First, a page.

I was born to be a runner, but something went wrong. My feet flattened. My knees swelled. My immune system weakened. My body was not put together right; like furniture from IKEA put together by someone who is not good at following directions. When I try to run, I feel like a bag of rocks being smacked against the pavement.

My dream used to be that I would build up from walking on the treadmill for an hour a day, to running on the treadmill, to running miles a day outdoors; in a park, maybe, or at the beach, with Chariots of Fire playing in the background. But I seem to be locked inside of this particular box, and no matter how hard I try to move it, it refuses to stay moved.

Whenever I see someone running in a movie, in dress shoes and overcoats, in tank tops and shorts, in leg braces or chased by police, I feel like I am running too. I watch sports, and dance, and movies, not just because it is entertaining to watch, or beautiful or dramatic, but because it is cathartic. Something deep within me is living in those bodies for a moment, kissing the love of my life, dancing with Fred Astaire, and running faster than I could ever imagine.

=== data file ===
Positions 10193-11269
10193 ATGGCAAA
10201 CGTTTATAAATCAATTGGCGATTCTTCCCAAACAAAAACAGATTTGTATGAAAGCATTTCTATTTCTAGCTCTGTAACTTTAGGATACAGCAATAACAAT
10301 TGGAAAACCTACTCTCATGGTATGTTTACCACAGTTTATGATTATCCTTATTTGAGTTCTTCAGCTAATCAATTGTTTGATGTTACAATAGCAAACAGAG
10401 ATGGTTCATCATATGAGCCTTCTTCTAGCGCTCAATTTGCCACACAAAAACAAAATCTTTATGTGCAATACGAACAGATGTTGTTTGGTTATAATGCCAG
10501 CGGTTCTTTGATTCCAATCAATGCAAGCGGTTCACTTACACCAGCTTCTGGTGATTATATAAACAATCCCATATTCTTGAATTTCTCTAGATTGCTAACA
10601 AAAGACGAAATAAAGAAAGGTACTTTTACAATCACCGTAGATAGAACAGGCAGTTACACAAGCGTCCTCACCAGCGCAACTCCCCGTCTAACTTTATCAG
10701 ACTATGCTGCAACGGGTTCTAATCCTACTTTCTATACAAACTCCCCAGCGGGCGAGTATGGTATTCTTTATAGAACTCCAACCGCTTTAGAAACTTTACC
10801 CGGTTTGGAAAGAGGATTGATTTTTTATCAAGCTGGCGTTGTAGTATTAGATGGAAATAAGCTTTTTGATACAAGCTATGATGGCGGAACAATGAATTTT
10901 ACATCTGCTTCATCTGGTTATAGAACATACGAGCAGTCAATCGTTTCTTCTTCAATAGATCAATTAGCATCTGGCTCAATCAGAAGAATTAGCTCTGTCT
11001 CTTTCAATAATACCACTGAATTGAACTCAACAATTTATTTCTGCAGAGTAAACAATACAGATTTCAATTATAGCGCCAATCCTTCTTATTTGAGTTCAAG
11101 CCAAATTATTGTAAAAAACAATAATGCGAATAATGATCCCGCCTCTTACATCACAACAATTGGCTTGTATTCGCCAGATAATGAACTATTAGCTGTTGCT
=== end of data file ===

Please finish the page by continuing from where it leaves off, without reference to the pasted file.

I feel this when I watch my dogs too. When I take them out to the backyard, I let go of Butterfly’s leash and let her gallop (she needs to gallop in order to poop, so this is a completely practical choice on my part). She lifts up off the ground and soars forward, and I feel her joy.

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I can’t let Cricket off leash, because if she sees a person, she will run, and bark, and lose her mind, and I won’t be able to interrupt the crazy. But Cricket loves to chase leaves, even on her leash. She is a huge fan of the wind, because it lifts up the leaves and makes them swirl, and she pulls me along behind her, to catch those leaves.

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When the dogs run, their ears fly out, and their legs stretch into the air, and they don’t run because I’m forcing them to get their exercise; they run for joy, automatically and without thinking about calories burned.

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In elementary school, we used to run a mile’s worth of laps around the gym to Eye of the Tiger from the movie Rocky. A dogged determination would come over me whenever I heard that song, to keep pushing myself forward until that mile was done.

But I want more than that. I want to run with my dogs until my ears fly like theirs do, and I am in no pain, and all I care about is catching that damned leaf up ahead.

(All pictures in this post taken by Naomi Mankowitz – AKA Grandma – and her magical DSLR camera)